A Legal and Ethical Way to Find Free Music on the Web
Sites like Mixtape.me are not violating copyright laws because all they do is scour the Internet and make available a link to material that is already online.
Free music. No telling how many times the words free music have been typed into Google search boxes by people all over the world. And because of Web sites like Pitchfork, Muziic and Last FM, to name just a few, and much to the displeasure of ASCAP and the Recording Industry Association of America (RIAA) and the recording industry in general, free music is increasingly becoming something that Internet users take for granted.
I'm not talking about p2p (peer-to-peer) sites like Napster, which was shut down by a court order in 2001, or FrostWire or BitTorrent or the host other file sharing sites all of which in my estimation are allowing unethical access to copyrighted material which I, and I believe a majority of people, feel ought to be illegal. No, I'm talking about sites that aren't p2p like the first three I mentioned as well as sites like Playlist.com, Pandora and Grooveshark. Most people, myself included, believe that these sites are not violating copyright laws because all they do is scour the Internet and make available a link to material that is already online.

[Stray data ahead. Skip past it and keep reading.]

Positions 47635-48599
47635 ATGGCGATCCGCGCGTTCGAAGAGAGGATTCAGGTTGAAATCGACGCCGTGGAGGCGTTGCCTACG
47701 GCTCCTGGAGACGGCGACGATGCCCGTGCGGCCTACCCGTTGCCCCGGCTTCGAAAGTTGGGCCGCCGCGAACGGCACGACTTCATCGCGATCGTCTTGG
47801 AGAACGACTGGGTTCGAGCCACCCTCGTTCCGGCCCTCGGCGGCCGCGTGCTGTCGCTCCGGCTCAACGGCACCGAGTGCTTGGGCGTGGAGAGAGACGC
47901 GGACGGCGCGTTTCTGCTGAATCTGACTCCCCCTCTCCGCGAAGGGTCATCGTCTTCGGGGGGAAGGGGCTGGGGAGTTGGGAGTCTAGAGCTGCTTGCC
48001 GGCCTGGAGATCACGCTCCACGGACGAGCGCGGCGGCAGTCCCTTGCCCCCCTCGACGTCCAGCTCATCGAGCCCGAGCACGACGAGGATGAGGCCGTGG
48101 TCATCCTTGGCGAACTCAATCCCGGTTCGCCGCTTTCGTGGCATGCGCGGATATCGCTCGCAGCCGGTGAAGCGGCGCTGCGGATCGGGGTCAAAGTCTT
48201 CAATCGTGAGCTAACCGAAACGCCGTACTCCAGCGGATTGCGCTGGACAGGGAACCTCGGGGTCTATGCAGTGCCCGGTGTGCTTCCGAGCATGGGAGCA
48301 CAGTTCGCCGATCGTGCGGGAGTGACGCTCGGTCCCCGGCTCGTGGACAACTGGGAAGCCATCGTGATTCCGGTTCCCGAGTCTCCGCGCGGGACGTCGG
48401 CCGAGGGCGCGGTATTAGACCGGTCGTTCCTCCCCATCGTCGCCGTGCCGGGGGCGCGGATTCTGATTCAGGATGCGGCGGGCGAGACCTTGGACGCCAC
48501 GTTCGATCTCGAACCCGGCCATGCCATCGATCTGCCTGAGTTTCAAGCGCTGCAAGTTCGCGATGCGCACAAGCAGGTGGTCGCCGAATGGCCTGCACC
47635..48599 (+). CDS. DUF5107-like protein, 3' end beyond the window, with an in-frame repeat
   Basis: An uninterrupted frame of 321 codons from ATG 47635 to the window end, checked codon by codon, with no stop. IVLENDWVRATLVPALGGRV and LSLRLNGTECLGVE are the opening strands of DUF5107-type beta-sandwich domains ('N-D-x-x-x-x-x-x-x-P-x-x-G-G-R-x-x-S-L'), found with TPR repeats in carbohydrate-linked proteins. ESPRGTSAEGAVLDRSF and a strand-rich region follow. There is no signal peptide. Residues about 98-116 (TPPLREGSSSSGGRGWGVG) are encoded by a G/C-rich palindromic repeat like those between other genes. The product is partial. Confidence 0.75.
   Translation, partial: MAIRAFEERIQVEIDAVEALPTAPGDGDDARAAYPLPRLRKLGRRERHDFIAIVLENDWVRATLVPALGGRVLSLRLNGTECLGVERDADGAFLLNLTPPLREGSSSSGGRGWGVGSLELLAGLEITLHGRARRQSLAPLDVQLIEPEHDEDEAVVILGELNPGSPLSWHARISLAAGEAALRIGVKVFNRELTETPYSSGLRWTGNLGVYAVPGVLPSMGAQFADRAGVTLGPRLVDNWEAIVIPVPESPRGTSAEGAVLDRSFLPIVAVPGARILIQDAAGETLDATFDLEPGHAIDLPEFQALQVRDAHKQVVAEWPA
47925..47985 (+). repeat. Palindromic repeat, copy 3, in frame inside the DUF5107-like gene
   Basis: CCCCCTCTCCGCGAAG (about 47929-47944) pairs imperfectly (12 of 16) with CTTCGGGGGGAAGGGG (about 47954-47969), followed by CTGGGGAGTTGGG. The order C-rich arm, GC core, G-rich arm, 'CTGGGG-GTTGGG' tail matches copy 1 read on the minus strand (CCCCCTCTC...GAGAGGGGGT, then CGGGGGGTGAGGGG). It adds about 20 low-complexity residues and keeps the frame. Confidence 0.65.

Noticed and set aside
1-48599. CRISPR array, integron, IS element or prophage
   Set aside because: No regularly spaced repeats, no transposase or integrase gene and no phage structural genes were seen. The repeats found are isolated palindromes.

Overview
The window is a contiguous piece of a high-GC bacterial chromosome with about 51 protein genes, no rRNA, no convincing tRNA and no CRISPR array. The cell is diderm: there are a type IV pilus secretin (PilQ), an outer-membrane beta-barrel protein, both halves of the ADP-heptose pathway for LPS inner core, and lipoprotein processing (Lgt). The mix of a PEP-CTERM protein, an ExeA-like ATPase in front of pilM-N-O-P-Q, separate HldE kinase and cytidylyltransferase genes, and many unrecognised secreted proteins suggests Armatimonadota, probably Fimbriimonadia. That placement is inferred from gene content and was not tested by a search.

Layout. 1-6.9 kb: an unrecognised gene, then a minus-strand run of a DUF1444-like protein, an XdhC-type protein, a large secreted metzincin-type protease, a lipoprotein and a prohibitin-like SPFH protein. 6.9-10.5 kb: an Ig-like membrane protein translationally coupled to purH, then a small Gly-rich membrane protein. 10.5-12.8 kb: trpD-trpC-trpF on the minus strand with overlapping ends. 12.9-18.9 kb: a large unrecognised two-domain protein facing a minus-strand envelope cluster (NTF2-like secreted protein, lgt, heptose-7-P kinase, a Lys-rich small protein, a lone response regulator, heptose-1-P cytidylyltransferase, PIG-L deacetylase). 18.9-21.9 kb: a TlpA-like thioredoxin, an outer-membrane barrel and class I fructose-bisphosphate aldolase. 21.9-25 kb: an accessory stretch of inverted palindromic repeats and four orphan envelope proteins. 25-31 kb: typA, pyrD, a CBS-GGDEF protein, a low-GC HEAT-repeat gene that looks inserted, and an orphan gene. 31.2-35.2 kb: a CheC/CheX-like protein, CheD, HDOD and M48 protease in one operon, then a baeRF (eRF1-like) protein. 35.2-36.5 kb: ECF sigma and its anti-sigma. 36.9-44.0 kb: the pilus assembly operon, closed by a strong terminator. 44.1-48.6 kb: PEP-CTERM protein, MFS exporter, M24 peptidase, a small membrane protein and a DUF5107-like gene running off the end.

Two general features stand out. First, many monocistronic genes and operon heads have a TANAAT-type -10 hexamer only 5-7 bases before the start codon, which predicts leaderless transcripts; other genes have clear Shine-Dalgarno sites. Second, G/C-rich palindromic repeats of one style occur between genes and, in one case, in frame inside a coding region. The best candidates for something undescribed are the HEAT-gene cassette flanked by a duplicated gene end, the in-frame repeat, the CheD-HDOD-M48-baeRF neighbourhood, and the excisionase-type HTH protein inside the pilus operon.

Of all the, what I consider to be legal and ethical, free music sites by far the coolest and the best is a site created by Adam Pash, the Editor-in-Chief of the hugely popular Tech site Lifehacker. A couple of years ago Adam created and put up Mixtape.me and he's been working to perfect it ever since.
I've enbedded a short playlist of songs I recently made on Mixtape.me that you'll see at the top of this text box. Why don't you double-click on one of the songs while you finish reading this article about how to use Mixtape.me to legally listen to and share free music on the Web.